Servers and spreadsheets

Somebody made a comment, I can’t remember who (or where!) about Excel 97 users. Basically saying, for most purposes this group probably do not represent a rich vein of opportunity for either add-on product or service sales. And actually they probably dont make good upgrade prospect either. Having already managed without anything from the last 10 years of spreadsheet development, its hard to imagine what would make them upgrade now.

I did have someone persuade me to release an E97 version of XLAnalyst, but thats a free tool and the work was a freebie as well. So I would have to agree that I do not expect to generate much revenue from E97 users going forward.

Extending that principle I wonder if, regardless of the proportion of users that adopt Excel services type products, might the most attractive opportunities be with this group?

I have worked for clients who had limited infrastructure control and they were all truly in spreadsheet hell. I worked places where the client can and does control servers, with Analysis Services, Oracle, Essbase and SQL Server etc, and I can honestly say these clients were in much better shape and the work was more productive and more enjoyable. And in general they understood the cost/benefits of investing in effective tools and services at all levels.

Maybe its just me but I would much prefer to write tools to connect a clients spreadsheets to their server data than sort through 20 levels of linked tangled spreadsheet mess.

So I’m thinking things like Excel services probably won’t take over the world, and they sure have some drawbacks, but maybe as a developer and as a business person that still might make a more attractive market. I am still not currently planning to invest much time in Office 2007 for 12m or so, so really I guess I’m thinking of other servers actually.
I’m not sure of the overhead of implementing Excel Services, and I am concerned that many of these products seem to be getting more and more tangled up such that you can’t pick and choose the ones most useful for your org. It seems you have to get a whole heap of stuff to pick up the thing you want. I could be wrong there, I have purposely avoided looking at MOSS as it looks like a bit of a tar pit.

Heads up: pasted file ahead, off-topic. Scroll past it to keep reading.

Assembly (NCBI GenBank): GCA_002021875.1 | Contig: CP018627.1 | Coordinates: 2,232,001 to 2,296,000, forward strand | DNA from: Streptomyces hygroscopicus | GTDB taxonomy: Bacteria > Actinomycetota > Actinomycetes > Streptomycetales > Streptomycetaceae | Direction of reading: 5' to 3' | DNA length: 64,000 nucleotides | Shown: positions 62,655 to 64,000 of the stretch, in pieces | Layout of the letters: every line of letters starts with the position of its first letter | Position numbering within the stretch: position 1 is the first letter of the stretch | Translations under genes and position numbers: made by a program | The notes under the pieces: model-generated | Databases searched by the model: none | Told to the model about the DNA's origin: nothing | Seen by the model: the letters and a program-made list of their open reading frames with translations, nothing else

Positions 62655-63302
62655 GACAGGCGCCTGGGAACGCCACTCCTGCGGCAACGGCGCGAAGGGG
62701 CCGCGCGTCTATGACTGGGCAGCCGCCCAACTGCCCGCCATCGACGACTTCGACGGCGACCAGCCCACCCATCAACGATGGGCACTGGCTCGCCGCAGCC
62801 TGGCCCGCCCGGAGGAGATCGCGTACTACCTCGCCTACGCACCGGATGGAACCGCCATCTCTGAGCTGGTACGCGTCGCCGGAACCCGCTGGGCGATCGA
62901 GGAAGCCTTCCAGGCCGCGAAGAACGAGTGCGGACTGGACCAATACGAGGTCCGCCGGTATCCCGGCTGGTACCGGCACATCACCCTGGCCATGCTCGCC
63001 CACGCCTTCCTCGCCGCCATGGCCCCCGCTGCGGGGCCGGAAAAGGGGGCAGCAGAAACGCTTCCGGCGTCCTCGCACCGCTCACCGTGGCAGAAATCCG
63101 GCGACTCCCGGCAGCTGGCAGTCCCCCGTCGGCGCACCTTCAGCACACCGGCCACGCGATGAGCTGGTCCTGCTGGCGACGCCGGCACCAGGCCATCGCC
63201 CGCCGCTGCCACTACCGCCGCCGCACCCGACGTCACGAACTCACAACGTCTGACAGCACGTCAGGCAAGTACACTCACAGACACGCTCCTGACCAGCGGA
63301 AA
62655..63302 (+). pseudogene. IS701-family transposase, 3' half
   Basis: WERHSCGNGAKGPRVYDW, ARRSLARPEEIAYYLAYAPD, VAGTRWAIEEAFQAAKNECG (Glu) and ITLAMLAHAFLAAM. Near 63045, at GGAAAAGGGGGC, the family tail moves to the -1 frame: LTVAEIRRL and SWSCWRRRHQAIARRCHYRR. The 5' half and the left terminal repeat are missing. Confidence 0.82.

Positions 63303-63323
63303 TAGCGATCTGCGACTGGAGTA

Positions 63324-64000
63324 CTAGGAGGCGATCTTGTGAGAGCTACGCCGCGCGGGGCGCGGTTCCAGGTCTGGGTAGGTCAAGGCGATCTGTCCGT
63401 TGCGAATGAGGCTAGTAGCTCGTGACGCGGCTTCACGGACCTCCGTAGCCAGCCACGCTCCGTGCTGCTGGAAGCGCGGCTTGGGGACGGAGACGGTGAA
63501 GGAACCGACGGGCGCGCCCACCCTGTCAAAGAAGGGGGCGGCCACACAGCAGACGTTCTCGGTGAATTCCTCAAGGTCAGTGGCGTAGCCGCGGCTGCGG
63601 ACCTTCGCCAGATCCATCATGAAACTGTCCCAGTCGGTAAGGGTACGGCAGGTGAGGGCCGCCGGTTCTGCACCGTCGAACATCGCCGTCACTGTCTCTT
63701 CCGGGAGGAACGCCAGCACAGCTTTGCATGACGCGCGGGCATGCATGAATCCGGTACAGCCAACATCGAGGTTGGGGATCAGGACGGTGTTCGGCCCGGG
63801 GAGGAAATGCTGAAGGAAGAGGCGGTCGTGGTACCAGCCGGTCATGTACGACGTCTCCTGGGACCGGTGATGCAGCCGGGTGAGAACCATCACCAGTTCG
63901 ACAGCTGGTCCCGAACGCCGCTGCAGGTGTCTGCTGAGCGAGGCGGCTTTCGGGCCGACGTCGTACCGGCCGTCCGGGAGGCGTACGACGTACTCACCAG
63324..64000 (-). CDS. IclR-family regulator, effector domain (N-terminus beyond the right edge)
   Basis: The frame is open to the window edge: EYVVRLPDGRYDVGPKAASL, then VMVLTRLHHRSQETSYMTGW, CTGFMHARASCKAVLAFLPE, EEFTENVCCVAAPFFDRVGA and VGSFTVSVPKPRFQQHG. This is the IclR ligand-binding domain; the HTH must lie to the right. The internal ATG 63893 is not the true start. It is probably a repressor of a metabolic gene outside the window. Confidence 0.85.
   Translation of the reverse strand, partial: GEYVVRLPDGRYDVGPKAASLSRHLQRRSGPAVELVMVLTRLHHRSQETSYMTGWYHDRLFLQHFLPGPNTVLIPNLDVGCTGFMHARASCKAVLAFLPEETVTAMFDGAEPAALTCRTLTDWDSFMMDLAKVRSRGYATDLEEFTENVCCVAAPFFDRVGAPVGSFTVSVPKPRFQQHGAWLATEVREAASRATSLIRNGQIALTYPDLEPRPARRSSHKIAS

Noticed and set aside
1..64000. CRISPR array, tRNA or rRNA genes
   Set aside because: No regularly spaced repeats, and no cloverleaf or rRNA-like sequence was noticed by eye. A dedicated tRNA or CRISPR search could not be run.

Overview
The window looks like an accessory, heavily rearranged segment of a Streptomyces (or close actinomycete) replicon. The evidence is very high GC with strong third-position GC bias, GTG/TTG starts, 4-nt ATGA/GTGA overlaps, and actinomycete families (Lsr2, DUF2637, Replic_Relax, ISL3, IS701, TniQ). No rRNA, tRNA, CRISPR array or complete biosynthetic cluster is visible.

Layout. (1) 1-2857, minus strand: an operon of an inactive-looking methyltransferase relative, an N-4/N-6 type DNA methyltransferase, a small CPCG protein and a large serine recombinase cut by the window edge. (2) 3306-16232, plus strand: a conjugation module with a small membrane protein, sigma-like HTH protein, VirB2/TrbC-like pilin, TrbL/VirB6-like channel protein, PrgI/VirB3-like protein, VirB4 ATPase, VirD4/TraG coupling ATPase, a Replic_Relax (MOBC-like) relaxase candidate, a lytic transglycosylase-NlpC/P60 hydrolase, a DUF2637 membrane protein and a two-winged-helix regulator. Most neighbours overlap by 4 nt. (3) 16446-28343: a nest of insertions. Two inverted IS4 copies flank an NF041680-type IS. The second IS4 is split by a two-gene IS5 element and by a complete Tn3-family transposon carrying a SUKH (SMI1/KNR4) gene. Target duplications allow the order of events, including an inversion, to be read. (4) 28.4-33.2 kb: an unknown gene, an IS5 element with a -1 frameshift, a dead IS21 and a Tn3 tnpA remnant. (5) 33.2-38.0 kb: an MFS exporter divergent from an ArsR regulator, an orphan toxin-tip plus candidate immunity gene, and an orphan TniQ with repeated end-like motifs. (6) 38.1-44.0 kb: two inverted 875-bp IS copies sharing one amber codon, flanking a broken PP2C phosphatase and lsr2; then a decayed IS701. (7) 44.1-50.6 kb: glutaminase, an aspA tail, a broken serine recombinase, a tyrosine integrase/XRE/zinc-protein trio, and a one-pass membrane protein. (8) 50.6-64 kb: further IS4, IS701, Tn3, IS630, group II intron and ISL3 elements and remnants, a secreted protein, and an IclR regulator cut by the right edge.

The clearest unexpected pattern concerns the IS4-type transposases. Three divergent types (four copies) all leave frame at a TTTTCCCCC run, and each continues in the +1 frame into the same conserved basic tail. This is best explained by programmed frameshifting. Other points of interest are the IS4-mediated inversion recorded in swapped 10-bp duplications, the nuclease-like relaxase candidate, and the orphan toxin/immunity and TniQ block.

I do think that I really want to be working with organisations that recognise the value of decent infrastructure, be that Excel Services, Essbase or whatever. Maybe only those with .net 2.0? (maybe that is too limiting to be a viable business? especially as 3.0 is out and 3.5 will be out early 2008).

I am not planning on abandoning my current potential client set, more trying to encourage some more than others. (Maybe I should take ‘loves unravelling other peoples interlinked spreadsheet disasters’ off my CV?)(Replace with ‘implemented serveral succesful Excel Services projects internally at Codematic (eg shopping list and CD catalogue ;-) )’?)

What do you think? do your clients sort of get filtered out by virtue of the products and services you offer?

Cheers

Simon

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5 Responses to “Servers and spreadsheets”

  1. gobansaor Says:

    Those organisations living in spreadsheet hell could possibly be sold two types of service, a classic excel fire fighting service or a consultancy/build service that would help them move to a more sustainable situation i.e. moving to a cost effective server-backed environment. I offer the latter. In the past I would have used Oracle/SQLServer or Essbase as the technology behind this service. But I think I’ve found a gem of product to use for future work, it’s free, it’s open source, it’s a multi dimensional database (like Essbase), it’s a natural fit for Excel, it’s called Palo (http://www.palo.net), check it out.